Color Is the Key to Noland's Deceptively Simple Canvases
NEW YORK — KENNETH NOLAND'S paintings wear well - a personal evaluation that will come as a surprise to those who feel his colorful ``target,'' ``chevron,'' and ``stripe'' canvases are simplistic and trivial, but it should please those who've always considered him one of America's best and most important living artists. Even those who don't feel strongly about him one way or the other should find his current mini-retrospective at Salander-O'Reilly Galleries here interesting and worthwhile. Ranging from 1958 to the present, it includes excellent examples from each period and demonstrates clearly and emphatically that a cool, disciplined sensibility can produce art every bit as ``exciting'' and provocative as that produced by more flamboyant and ``self-expressive'' creative personalities.
The exhibition is assembled on two floors of the gallery's new and expanded facility at 20 East 79th Street. Noland's paintings seem very much at home here - all 52 of them, including eight from his current series, ``Doors,'' which were painted last year and this and which represent another dramatic departure for this always searching, always experimenting artist.
Kenneth Noland was born in 1924 in Asheville, N.C. He studied art at the legendary Black Mountain College from 1946 to '48 and with Ossip Zadkine the following year in Paris. He returned to Washington, D.C., in 1949 to teach at the Institute of Contemporary Art. His first one-man show was held in Paris that same year. Recognition followed rapidly. By 1964, he was well enough known to be included in the Venice Biennial, and in 1965 he received his own retrospective at New York's Jewish Museum.
Although Noland had been making target images since 1958, it was in 1960 that he maximized their effectiveness by simplifying his forms and removing all surface distractions. ``Earthen Bound,'' an 81/2-foot square canvas completed that year and included in this exhibition, is one of the earliest works on view and one of the best. Nothing could be more disarmingly simple and effective: Its solid white circle with large red center and thin band of yellow just inside the outer edge stands out dramatically against its field of deep blue. The description may sound simplistic, but the painting mysteriously holds its own in the company of more ``sophisticated'' and complex images.
``Earthen Bound,'' like nearly all of Noland's paintings, can't be successfully reproduced, even with the best of color processes. Too much depends on the texture of the canvas, the subtle modulations and vibrating optical effects of color against color or against unprimed canvas. As was true of many post-Abstract Expressionist artists, Noland chose one element of the painter's vocabulary to carry the main creative burden of his art. In a Noland painting, everything is subordinated to color. This was true of his early target pictures, and it has remained true of every series since.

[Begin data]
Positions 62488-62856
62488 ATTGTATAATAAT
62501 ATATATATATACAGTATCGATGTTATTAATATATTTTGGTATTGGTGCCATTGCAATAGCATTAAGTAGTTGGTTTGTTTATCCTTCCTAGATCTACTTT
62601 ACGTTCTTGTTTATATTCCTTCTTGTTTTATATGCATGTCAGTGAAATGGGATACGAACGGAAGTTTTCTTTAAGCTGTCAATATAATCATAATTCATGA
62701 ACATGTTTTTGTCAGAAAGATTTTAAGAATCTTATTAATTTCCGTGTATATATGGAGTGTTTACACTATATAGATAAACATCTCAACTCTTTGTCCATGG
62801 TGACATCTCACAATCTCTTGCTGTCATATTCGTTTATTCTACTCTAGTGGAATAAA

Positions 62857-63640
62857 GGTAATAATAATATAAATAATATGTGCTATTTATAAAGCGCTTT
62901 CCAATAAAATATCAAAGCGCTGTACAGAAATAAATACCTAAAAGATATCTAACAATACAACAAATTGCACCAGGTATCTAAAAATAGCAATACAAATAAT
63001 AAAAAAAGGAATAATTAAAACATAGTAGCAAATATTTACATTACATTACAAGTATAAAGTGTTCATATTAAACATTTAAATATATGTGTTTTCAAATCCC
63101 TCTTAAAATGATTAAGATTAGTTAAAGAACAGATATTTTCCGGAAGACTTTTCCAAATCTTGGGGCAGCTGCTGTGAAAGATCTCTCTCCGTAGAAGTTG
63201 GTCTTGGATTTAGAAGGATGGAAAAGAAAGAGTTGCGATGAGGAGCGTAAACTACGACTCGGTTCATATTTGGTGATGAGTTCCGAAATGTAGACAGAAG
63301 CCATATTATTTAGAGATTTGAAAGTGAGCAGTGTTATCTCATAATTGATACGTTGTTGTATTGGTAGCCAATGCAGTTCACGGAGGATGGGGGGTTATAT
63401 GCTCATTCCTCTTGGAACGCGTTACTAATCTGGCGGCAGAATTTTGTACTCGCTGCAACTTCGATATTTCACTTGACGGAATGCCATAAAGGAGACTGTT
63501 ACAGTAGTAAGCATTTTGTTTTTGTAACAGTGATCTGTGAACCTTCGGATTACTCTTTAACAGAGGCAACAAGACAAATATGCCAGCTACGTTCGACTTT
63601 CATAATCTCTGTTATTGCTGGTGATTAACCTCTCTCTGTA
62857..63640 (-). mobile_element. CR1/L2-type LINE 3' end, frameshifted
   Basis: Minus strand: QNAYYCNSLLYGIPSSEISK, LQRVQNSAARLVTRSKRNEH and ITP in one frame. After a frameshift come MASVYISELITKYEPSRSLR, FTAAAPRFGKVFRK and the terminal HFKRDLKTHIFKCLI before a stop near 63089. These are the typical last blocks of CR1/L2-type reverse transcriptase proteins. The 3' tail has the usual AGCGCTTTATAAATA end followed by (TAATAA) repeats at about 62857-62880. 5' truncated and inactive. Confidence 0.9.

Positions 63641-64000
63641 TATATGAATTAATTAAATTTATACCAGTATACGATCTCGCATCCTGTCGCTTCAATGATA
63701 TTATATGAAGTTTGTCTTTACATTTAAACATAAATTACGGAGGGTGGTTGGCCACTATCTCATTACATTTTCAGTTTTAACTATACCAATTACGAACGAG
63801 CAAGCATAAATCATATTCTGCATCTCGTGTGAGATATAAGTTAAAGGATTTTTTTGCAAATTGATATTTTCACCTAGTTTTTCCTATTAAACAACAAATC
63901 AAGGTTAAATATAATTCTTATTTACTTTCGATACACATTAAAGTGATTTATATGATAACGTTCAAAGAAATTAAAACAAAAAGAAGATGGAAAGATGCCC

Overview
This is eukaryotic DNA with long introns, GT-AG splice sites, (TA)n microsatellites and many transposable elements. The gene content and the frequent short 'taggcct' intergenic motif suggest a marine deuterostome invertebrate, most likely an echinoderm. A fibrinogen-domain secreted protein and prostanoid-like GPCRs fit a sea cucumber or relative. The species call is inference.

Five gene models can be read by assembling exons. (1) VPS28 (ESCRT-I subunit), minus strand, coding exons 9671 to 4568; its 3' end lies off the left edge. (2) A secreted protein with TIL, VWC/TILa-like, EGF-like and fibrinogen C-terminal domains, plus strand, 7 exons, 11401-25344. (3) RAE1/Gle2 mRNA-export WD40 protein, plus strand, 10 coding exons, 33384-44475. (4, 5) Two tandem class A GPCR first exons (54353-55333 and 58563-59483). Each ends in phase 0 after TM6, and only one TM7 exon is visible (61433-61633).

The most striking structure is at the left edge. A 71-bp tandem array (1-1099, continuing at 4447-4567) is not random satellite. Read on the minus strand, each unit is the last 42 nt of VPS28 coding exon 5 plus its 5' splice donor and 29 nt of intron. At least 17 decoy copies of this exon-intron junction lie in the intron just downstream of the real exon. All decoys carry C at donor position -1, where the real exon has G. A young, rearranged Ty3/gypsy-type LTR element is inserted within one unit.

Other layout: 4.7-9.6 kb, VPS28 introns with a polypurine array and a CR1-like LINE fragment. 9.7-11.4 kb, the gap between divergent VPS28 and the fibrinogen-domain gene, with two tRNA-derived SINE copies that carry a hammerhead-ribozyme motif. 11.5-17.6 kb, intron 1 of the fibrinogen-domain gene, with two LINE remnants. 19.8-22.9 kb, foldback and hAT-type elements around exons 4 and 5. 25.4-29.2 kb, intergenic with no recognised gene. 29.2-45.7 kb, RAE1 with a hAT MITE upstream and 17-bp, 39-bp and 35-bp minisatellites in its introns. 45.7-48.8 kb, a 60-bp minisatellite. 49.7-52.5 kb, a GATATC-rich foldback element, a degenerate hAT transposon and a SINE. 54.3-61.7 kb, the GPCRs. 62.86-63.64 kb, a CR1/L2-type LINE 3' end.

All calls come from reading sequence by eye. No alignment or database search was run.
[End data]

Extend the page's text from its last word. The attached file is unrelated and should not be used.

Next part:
A particularly good example is his 1977 ``Field of Green.'' An atmospheric, grayish-green color field almost entirely covers its slightly wedge-shaped, 8-by-51/2-foot surface. At the very top and bottom, a few thin stripes of color that exert only a peripheral effect on the viewing eye run parallel to the painting's edges. That's it - and yet the overall effect is remarkably rich, elegant, and expansive. Flatten the color field, however, or make it glossy (as happens in reproductions), and much of what makes this work special is lost.
In his stripe paintings, on the other hand, numerous bands of color - sometimes only slightly differentiated - run parallel to one another across the entire breadth of the canvas. This ``stacking'' approach to color on surfaces that are often 12 to 20 feet in width, creates vibrant optical effects that often make his images seem larger than they actually are. ``Via Gleam'' (1968), whose width is 12 feet, is one of his simpler examples, and yet it, too, is remarkably vivid and expansive.
In fact, every painting in this show represents a shrewd color strategy predicated on a highly intuitive insight into the nature and impact of colored pigment. ``Untitled'' (1963), one of his earliest and most ``primitive'' chevron images, plays reds against green and white on a canvas almost 10 feet wide.
``Adjoin'' (1980), establishes a taut and provocative balance between red, yellow, black, and blue in a shaped-canvas that measures roughly 15 feet from tip to tip. And `` Doors: Great Skies'' (1988), an 80-inch-high acrylic-and-Plexiglas piece, does wonderful things with aqua-greens.
In all, this intriguing exhibition effectively underscores the quality of Noland's work and indicates that he is likely to make it into the art-history books. To be perfectly honest, I wasn't sure 20 years ago that he would. This exhibition also stands as a tribute to a gallery that has slowly but surely worked its way up to the top rung of the art world.
At Salander-O'Reilly Galleries through Nov. 11.